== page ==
Evaluation of a past presentation
According to Bradbury (2006), “presentation is one of the most important skill of the modern world”. Good presentation skills are essential today not just for communication, but for accessing the best employment opportunities in the world. Presenting is an art which requires constant practicing and effort. It requires confidence and knowledge on the topic of presentation. Some people may choose to go to school to be taught how to perfect the skill while some will learn through observation, reading and practice.
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Reflecting back on the development workshop, I realize that I have a long way to go before perfecting my presentation skills. Analyzing my performance during the presentation has helped me figure out the areas in which I need to improve. My biggest weakness during the presentation was anxiety. Faced with a big crowd to speak to, it was hard to keep from sweating and getting into panic attacks. I easily lost focus especially when someone in the crowd said something. It took me long to get comfortable on stage, which affected my presentation. I also noted that I did not give my work enough visuals. Having too much literature in my PowerPoint presentation made the work look boring. As a result, it was hard to keep the crowd excited, lowering my confidence levels.
I did not have enough practice before the presentation leaving me unable to answer questions effectively. Poor preparation also meant that I forgot some of the major points. Such mistakes make it hard to have a consistent presentation and makes it hard to keep the audience focused. I also noted that I was unable to keep the time allocated to me, a mistake which I attribute to lack of proper preparation and anxiety which made me lose track of time.
Points of improvement
From the evaluation, it is clear that I need to work on my confidence levels. From my research, anxiety is caused by a build up of testosterone and hampers many people from making good presentations (Rotondo and Mike, 2005). To avoid anxiety, I will need to learn how to breath properly and relax on stage. According to research, taking a few minutes before a presentation to breath in and out helps calm down our nerves, balance our hormones and make us more relaxed (Gabour, 2007). Working on my self esteem will give me more confidence levels and allow me be more comfortable in front of people.
I will also need to develop my tone variation skills to help my audience connect with me more. By studying different presentation articles and books, I have learnt that words and sentences could have different meanings by pronouncing them differently. Tone variation also reveals confidence and allows a speaker enjoy what they are doing (McCarthy and Caroline, 2002). Focusing on perfecting one’s tone variation and pronunciations keeps a presenter’s mind busy improving confidence levels.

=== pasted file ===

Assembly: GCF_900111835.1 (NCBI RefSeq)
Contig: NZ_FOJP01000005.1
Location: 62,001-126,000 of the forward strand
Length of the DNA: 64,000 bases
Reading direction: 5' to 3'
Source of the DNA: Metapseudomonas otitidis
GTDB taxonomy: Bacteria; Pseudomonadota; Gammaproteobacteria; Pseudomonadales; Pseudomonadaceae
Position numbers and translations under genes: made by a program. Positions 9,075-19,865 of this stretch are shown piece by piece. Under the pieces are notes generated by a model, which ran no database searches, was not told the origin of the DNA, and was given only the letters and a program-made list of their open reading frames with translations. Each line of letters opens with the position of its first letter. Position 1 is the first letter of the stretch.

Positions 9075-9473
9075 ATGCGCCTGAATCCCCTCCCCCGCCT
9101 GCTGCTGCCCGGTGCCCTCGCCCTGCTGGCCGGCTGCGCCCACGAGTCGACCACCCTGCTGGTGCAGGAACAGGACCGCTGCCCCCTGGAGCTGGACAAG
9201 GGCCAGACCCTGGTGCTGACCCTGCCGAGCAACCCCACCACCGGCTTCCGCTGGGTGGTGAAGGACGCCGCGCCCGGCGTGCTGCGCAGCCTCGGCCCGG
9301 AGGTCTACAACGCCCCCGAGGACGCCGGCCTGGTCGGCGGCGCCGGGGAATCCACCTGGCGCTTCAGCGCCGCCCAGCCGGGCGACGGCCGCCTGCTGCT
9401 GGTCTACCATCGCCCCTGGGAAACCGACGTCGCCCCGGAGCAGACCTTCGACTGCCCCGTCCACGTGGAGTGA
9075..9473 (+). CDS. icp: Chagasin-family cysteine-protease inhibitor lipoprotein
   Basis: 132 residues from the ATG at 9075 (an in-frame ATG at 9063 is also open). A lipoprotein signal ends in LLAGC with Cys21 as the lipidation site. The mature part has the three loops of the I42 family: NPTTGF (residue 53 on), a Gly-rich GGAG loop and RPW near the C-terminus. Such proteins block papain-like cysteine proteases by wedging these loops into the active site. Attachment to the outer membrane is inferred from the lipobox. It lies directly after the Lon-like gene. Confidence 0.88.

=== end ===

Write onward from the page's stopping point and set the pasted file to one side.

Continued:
My interaction skills need to be worked on to allow me understand the audience more. By talking to one’s audience before and during a presentation, one is able to know the type of people they are and their expectations (Rotondo and Mike, 2005). Interacting with the audience will be very instrumental in helping me feel more comfortable before and amongst them. It is also easier to get feedback from an audience when they feel more comfortable talking to me.
Dressing appropriately for a presentation and grooming are important part of the exercise and influence the way an audience views and relates with a speaker. It is a well known fact that the way we dress determines how we feel about ourselves, influencing our confidence levels. Being confident allows a speaker synthesize their points well and give a more profound output. A speaker needs to leave a memorable image of themselves to the audience if they have to remember what what he or she said. For example, if a speaker is dressed in dirty clothes, it may be hard for an audience to take them seriously or even focus on what they are saying. Facial expressions and body language are key ingredients of a good presentation. They help a speaker exhibit confidence and pass their points across more easily.
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Preparation is a fundamental component of a good presentation (McCarthy and Caroline, 2002). The aim of a presentation is to persuade and convince the audience on a specific subject or topic. If questions are raised by the audience and the speaker is not able to answer them, it portrays a bad image of the speaker and negatively impacts their confidence. Giving the audience an impression that a speaker doesn’t know what they are talking about completely destroys their attention and interest. Preparation involves a comprehensive study of the subject one is addressing. It also involves a lot of rehearsing before the presentation. Rehearsal should include working on time to ensure that a presentation is done in the allocated time.
Like any other skill, good presentation skills are developed slowly through practice. A good presentation’s essentials are using visuals, preparation, tone variation and body language, interacting with the audience and confidence (Gabour, 2007). Mastering these essentials will be a phenomenon step for me towards perfecting my presentation skills.
Bradbury, A., 2006. Successful presentation skills. Philadelphia: Kogan Page.
Gabour, C.A., 2007. Presentation skills training. Alexandria, VA: ASTD Press.
McCarthy, P. and Caroline, H., 2002. Presentation skills: The essential guide for students. London: Sage Publications.
Rotondo, J. and Mike, R., 2005. Presentation skills for managers. New York: McGraw-Hill.